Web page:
CAIRO: Al-Bayt Association for Egyptian Shia announced that security forces have arrested 306 followers of the Shia sect last Tuesday and Wednesday, June 23 and 24, the association’s secretary general, Mohamed El-Deriny, said.
“Egyptian Shias are being arrested on suspicion of links to Hezbollah [the Lebanese Shia group] cells in Egypt, said El-Deriny.
Earlier this year, security officials had charged 49 people, 22 of whom are in custody, of operating a cell in Egypt which was taking orders from Hezbollah.
“We are extremely disappointed at this treatment of Shias in Egypt. We have always been looked down upon and discriminated against, we are never allowed to practice our beliefs publicly through celebrations of our holidays, he explained.
A police officer confirmed the news to Al-Quds Al-Araby newspaper. He said that they are being interrogated as part of the Hezbollah case.
El-Deriny explained that they are putting together a defense committee for the detainees which will embark on fierce negotiations for their release.
He suspects that times will be difficult for Egypt’s Shia who will suffer at the heavy-handedness of security forces.
Among the detainees is Shiekh Hassan Shehata, a popular Egyptian Shia figure who used to be a Sunni imam at a mosque. According to news reports, he allegedly visited Iran twice in the past year.
Ahmad Al Nafees, an Egyptian who follows the Shia sect, told the news portal Masrawy that he knows nothing about the arrested last week, but that “security forces have always been arresting Shias.
He said that the media incites hatred against the Shia, adding that the authorities are using satellite channels with a Wahabi ideology “to turn public opinion against the Shia.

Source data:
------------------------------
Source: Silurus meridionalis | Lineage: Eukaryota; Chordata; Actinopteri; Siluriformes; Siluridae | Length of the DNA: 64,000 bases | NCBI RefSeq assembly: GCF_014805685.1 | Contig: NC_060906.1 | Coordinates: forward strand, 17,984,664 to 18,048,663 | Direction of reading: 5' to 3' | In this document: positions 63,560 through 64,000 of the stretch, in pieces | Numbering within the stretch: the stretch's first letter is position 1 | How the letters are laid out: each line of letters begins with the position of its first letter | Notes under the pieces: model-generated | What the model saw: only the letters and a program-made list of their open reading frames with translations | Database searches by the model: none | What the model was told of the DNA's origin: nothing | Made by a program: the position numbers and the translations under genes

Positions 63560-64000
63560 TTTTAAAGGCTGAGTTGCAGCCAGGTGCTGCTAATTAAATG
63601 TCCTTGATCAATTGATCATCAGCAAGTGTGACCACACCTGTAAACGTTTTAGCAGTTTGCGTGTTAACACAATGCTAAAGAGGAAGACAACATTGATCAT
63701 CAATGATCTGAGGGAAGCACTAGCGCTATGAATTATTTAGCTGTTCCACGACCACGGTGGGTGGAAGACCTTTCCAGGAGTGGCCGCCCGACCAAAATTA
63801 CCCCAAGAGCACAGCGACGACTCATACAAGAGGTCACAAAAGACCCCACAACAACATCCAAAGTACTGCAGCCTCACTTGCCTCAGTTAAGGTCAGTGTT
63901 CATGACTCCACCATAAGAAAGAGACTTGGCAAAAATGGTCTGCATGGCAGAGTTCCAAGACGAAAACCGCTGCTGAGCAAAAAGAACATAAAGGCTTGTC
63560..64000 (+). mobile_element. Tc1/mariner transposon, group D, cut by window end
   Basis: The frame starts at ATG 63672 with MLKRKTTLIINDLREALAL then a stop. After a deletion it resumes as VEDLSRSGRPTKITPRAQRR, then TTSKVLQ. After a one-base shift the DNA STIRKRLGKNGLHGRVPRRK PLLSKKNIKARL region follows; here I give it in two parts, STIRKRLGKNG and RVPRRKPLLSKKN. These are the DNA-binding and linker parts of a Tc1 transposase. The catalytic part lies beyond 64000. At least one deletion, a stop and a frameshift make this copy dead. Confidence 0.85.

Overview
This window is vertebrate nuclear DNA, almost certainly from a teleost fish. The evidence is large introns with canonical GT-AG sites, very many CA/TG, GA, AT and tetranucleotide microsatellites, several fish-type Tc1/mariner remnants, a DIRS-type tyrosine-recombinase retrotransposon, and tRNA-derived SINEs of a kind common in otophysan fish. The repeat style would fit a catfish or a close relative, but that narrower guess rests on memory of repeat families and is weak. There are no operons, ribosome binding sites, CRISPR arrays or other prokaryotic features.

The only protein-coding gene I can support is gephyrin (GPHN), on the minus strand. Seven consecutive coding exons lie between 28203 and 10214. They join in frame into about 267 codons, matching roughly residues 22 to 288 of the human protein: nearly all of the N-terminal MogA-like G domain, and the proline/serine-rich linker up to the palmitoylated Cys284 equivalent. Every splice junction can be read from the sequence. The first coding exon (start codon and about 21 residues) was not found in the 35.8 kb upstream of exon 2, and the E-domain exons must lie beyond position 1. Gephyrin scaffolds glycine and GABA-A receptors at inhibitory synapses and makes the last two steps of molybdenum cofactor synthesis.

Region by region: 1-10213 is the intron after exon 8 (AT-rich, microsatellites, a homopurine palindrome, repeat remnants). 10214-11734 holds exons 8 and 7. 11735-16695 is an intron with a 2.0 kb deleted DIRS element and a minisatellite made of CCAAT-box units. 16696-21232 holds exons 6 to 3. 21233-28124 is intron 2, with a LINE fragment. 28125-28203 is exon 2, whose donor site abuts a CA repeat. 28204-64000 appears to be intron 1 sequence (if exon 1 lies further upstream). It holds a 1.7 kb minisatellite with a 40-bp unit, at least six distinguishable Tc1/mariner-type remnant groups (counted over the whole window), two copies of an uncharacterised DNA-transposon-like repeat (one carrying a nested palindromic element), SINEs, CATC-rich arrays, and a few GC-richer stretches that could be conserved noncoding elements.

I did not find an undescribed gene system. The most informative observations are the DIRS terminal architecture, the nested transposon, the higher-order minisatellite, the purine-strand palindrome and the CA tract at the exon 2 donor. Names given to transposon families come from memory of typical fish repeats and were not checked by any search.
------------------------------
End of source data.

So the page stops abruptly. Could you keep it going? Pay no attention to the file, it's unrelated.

There are no official figures denoting the number of Shia in Egypt, but it is believed to be around 750,000.
“The state and public opinion has recently become interested in the Shia for three main reasons, said Nabil Abdel Fattah, deputy head of Al-Ahram Center for Political and Strategic Studies. The first, he says, has to do with foreign policy and the increasing regional role of Iran, which raised authorities’ concern about possible political instability in the country.
The prevalence of Shia missionaries particularly active in Morocco and Algeria, has also been a fear factor for majority Sunni countries like Saudi Arabia, Egypt and Jordan, especially since they are blamed for the conversion of around 20 percent of Sunnis there.
“Finally, said Abdel Fattah, “the security authorities in Egypt are afraid that the Shia sect will spread and possibly influence or change the nature of religious practice in the country.